The goal of our study was to identify the initial oxidation by-products (IOBP) of isoproturon (N-(isopropyl 4 phenyl)-N-N'-dimethylurea) formed during a combined ozone/hydrogen peroxide (peroxone system) treatment. Solution of isoproturon (20 mg · l-¹ or 10[sup]4 M) were prepared in ultrapure water buffered with phosphate ions (45.9 mg · l-¹ KH2PO4 + 457.2 mg · l-¹ Na2HPO4) at an initial pH dose to 8 and an ionic strength of about 10-² mol · l-¹, and in the absence of radical scavengers (bicarbonate ions) and organic matter. Each experiment was conducted in a glass semi-continuous reactor (bubble column, capacity: 2.81, ID=40 mm, H=2 m) with recirculation of the aqueous phase (60-651 · h-¹) counter current to the gaseous phase. Ozonized air produced in the laboratory (TRAILIGAZ Labo 76 apparatus) was applied at the bottom of the column through a porous glass frit (porosity: 15 to 40 µm) at a flow rate of about 2.81 · h-¹ (ozone concentration in gas: 76 to 124 mg l-¹). The hydrogen peroxide solution (dilution from a 30 % solution FLUKA) was introduced at the level of the ozonized air entrance. The applied hydrogen peroxide/ozone molar ratio was equal to about 0.5 (or 0.4 g/g).
In the first phase of our work, primary experiments were conducted to determine the efficiency of peroxone oxidation (combined O3/H2O2) in removing isoproturon and carbon. For these experiments, the analysis of isoproturon was performed by HPLC on a SUPELCOSIL C8 column (15 cm x 4.6 mm) with UV detection at 236 nm (WATERS Model 500 pump with SPECTROMONITOR 3100 detector), using a methanol/water carrier phase (50/50 v/v, 1 ml · min-¹). Each five minute during the oxidation, total organic carbon (TOC) and total carbon (TC=TOC + mineral carbon) were controlled with DOHRMANN DC80 carbon analyser. The pH and ozone concentrations were also monitored (ozone introduced and in the off-gas by potassium iodure method, and dissolved ozone by indigotrisulfonate method). Calculation of consumed ozone was obtained by the following equation: consumed O3=introduced O3 - O3 in off-gas - dissolved O3.
The results are expressed as curves showing removals of isoproturon, TOC, TC versus the oxidation dosage (as moles of introduced ozone per mole of initial isoproturon). Their interpretation has shown that the complete disappearance of isoproturon is achieved in 12 minutes and requires about 10 moles of ozone per mole of pesticide. However, TOC was removed to only 50% for a three times higher ozone dose (27 moles per mole reached in 30 minutes). The presence of this remaining TOC (65 mg · l-¹) for such high ozone dose indicates that some by-products remain in the solution. These by-products visualised on the HPLC chromatograms for the isoproturon dosage (4 well-separated and significant peaks) seem to be as reactive as pesticide itself because of their disappearance during oxidation.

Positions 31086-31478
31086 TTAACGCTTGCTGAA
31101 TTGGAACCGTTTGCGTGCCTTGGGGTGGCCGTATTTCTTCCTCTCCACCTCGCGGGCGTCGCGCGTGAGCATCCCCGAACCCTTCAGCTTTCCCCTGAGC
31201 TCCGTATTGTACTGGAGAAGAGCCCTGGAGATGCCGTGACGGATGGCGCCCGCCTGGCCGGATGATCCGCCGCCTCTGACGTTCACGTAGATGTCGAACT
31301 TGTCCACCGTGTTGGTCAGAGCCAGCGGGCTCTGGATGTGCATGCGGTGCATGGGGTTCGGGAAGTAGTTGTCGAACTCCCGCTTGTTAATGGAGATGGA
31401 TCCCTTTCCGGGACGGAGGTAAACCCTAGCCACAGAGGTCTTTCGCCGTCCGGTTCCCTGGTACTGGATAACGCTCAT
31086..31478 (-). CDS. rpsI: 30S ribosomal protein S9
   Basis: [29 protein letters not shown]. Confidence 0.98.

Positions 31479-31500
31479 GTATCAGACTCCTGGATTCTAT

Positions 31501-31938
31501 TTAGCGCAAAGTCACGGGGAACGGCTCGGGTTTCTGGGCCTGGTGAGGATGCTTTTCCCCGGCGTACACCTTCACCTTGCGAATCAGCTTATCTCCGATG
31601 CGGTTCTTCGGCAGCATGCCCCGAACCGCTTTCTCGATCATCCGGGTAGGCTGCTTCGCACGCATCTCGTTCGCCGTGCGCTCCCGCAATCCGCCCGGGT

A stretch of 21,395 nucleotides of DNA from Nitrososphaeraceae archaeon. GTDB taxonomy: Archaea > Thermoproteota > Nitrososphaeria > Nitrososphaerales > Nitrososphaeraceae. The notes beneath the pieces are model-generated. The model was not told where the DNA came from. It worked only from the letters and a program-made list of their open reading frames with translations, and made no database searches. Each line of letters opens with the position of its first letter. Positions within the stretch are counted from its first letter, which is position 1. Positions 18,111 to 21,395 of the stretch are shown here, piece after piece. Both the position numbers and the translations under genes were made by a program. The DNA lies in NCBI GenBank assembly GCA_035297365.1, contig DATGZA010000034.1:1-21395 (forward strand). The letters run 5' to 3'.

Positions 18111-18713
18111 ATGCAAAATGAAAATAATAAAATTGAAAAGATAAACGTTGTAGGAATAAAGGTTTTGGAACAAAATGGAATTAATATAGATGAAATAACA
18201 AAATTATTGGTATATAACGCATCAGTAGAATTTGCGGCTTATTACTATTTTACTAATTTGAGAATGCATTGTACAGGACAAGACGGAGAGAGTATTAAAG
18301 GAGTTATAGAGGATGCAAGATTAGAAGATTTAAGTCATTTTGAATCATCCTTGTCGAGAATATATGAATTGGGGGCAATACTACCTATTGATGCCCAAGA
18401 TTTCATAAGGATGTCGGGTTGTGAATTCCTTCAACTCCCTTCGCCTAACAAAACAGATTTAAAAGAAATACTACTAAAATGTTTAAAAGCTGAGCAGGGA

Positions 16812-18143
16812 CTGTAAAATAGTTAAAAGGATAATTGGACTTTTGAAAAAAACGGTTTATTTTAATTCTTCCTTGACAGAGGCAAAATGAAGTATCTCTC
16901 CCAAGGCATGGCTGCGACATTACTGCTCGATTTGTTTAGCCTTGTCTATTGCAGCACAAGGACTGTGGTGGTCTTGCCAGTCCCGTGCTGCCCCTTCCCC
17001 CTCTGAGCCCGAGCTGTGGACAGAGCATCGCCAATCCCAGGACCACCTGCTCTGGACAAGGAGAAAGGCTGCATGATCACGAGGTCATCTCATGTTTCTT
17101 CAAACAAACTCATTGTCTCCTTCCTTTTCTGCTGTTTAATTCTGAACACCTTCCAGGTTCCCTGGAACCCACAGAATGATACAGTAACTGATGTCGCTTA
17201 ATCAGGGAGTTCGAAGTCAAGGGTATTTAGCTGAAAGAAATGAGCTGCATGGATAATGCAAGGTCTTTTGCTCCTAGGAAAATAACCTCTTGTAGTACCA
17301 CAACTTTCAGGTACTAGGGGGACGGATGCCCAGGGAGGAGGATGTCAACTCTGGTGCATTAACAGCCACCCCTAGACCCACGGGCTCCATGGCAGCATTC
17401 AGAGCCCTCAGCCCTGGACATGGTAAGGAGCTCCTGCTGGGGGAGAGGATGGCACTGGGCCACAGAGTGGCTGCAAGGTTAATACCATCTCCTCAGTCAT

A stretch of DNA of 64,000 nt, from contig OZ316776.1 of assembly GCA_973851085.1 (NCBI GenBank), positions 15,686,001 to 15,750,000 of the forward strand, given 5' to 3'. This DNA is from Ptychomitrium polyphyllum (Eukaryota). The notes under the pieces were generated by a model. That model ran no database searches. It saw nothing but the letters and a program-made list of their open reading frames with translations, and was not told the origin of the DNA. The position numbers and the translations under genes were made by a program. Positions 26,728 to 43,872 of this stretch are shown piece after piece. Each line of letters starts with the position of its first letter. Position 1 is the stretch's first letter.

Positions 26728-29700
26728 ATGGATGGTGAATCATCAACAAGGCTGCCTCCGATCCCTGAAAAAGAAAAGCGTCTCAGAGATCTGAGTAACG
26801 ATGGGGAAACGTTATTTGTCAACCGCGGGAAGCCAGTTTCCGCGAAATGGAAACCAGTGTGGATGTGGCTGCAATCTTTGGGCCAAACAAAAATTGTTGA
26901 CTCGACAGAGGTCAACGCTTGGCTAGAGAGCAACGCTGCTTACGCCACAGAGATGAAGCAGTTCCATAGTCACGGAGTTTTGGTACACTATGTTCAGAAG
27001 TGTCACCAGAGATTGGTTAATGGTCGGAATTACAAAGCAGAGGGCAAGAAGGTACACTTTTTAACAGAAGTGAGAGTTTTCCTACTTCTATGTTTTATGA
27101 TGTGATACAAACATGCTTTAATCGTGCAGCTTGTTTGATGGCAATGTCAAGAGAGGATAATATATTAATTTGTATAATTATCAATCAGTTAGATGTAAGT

In a second phase of our work, a similar experiment was conducted over a period of 7 minutes for having up to 90% removal of isoproturon. A 1.5 litre of oxidized isoproturon solution was collected for liquid-liquid extraction with methylene dichloride ((50 ml (2 min), 25 ml (2 min), 25 ml (2 min)) after adding acid (HCI to pH 2) and salt (NaCl). After desiccation on anhydrous sodium thiosulphate (Na2SO4) and concentration under nitrogen flow, the methylene dichloride extract (extract A) was analysed by gas chromatography/mass spectrometry (VARIAN 3300 coupled with a FINNIGAN ITS 40, on-column injector: 280°C, carrier gas: helium) on DB5 capillary column (50°C to 250°C at 3°C · min), for structural identification of the oxidation by-products. Two other extracts were obtained by the same way and analysed as blanks: the initial isoproturon solution not oxidized (extract B), and the buffer solution without isoproturon oxidized under the same conditions as the pesticide solution (extract C). These two blanks have allowed to distinguish the peaks really appeared after oxidation of those either present before oxidation or produced by the oxidation/extraction of the buffer.
The GC/MS chromatogram of extract A has revealed 15 peaks really issued from the oxidation of isoproturon. The molecular weights given by the mass spectra have been correlated by chemical ionisation. The identified oxidation by-products (7 on the 15) are phenylated and/or nitrated compounds which are: 4-isopropylaniline, 4-amino-benzaldehyde, paraquinon, 4-isopropylnitrobenzene, 4-isopropylbenzene-N-for-mamide, N-(4-phenol)-N-N'-dimethylurea or «oxoisoproturon» and N-(isopropyl-4-phenyl)-N-N'- (methyl-formyl) urea. Mechanisms are suggested for the formation of these products from isoproturon. It seems that the hydroxyl radicals (OH) generated by the peroxone system attack either a C-N bond (as in the case of atrazine) or a C-H bond. The subsequent attacks (OH· or O3, O2) lead to the formation of oxygenated molecules (alcohol, carboxyl groups).
Ozone, hydrogen peroxide, isoproturon, initial oxidation by-products (IOBP), identification. CC/MS.
H Allemane, Université de Poitiers, Laboratoire de Chimie de l'Eau et des Nuisances, URA CNRS 1468, 40 avenue du Recteur Pineau, 86022 Poitiers Cedex, FRANCE